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Exhibition of American drawings reflects broader image of nation
John William Hill (American, 1812 - 1879), Autumn Landscape, 1866. Watercolor on paper. Stanley J. Lenerz Endowment Fund purchase.



MADISON, WIS.- A survey of American drawings from the 18th century to the early 20th century introduces audiences to a range of artists, from anonymous to well-known practitioners, who excelled in a variety of drawing media and subject matter. Organized by the Chazen Museum of Art at the University of Wisconsin–Madison, Picturing a Nation: American Drawings and Watercolors traces colonial folk art to European-inspired academic styles to a distinctly modern, American form of draftsmanship. With pen and ink, graphite, watercolor, chalk and pastels, these artists composed incisive portraits, sweeping landscapes, historical narratives and scenes of everyday life. The exhibition is on view exclusively at the Chazen Museum of Art through Nov. 28, 2021.




Picturing a Nation: American Drawings and Watercolors is co-curated by the Chazen’s Janine Yorimoto Boldt, associate curator of American art, and James R. Wehn, Van Vleck Curator of Works on Paper. The majority of the drawings in the exhibition are drawn from a series of exceptional gifts to the Chazen over the years from D. Frederick Baker and the Baker/Pisano Collection and from Mr. and Mrs. Stuart P. Feld.

“Thanks to the breadth of these wonderful collections from Fred Baker and the Felds, this exhibition provides an opportunity to spotlight both celebrated American artists and views, as well as several self-taught artists, particularly women, who deserve to be better known for their creative contributions,” said Yorimoto Boldt.

The exhibition includes remarkable works by Ruthy Batcheller, Mather Brown, George Catlin, William Merritt Chase, Thomas Cole, John Singleton Copley, John Steuart Curry, Lilian Westcott Hale, Eastman Johnson, Frances Jauncey Ketchum, Louisa Jauncey Ketchum, John Marin, William Sidney Mount, Titian Ramsey Peale, Eliza Quincy, John Trumbull, John Vanderlyn, Elihu Vedder and Benjamin West, among others.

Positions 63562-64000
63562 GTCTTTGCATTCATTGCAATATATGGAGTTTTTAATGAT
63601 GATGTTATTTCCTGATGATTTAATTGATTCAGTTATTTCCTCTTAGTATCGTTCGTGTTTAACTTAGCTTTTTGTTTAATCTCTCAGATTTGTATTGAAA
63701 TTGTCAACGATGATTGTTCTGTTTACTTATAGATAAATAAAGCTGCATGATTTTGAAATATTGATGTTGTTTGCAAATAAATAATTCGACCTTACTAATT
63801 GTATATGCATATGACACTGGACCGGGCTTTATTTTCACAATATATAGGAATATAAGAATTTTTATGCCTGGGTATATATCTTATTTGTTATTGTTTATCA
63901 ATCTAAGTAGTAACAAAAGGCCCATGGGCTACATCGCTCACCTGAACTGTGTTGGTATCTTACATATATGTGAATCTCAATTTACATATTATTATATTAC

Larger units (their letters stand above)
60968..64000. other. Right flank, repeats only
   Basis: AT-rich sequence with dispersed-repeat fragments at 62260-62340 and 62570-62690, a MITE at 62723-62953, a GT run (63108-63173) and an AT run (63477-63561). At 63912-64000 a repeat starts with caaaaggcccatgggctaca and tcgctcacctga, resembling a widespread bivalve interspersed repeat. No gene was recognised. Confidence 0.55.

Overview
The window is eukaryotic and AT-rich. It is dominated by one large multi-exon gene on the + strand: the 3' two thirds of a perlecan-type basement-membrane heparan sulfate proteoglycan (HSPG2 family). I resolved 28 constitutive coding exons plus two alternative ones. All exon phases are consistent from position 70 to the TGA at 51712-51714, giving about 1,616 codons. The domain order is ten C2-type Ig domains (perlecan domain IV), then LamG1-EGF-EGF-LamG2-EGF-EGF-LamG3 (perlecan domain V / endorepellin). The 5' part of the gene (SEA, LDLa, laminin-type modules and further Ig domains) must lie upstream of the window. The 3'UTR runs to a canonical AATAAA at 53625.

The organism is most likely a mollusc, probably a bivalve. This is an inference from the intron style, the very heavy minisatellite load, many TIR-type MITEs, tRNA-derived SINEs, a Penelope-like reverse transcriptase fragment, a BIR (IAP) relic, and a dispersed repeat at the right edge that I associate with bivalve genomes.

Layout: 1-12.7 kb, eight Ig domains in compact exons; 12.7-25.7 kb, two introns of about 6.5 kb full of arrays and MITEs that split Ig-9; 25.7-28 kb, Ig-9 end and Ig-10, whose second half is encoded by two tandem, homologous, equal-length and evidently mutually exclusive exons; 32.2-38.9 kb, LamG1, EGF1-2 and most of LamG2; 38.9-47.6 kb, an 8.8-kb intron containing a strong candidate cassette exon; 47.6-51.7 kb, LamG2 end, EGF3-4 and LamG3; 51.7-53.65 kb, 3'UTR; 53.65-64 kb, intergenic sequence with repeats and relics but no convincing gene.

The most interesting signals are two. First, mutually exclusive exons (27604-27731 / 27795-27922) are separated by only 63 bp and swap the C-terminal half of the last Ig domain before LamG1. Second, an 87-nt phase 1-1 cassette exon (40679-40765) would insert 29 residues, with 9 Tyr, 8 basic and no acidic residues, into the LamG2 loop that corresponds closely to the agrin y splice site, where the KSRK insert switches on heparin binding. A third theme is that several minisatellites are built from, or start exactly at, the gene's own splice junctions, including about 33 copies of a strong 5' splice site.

Themes such as the colonial foundation of American drawing, the formation of the American school of artists who traveled to Europe, the development of the American Academy on the east coast of the United States, portraiture, landscape and self-taught women artists will be examined through the scope of drawings in the exhibition. Select locations represented in the images include the Niagara River, Lake George, Hudson River Valley, White Mountains, Lake Superior region of Wisconsin and the Mississippi River.

Among the exhibition’s many highlights are Benjamin West’s neoclassical Rustic Lovers Forewarned of the Approach of a Thunderstorm (1785), Louisa Jauncey Ketchum’s watercolor and ink botanical study Hepatica of Noble Liverwort (circa 1819), the compelling charcoal and chalk portrait of Miss Brinkley by Eastman Johnson (1855) and John Marin’s modern abstraction of the Brooklyn Bridge in graphite (circa 1913).

“One of our goals for the exhibition was to share with viewers how drawing embodied the colonialist value system and advanced as a fine art in the U.S. and the impact on our more inclusive understanding of American drawing today,” said Wehn.










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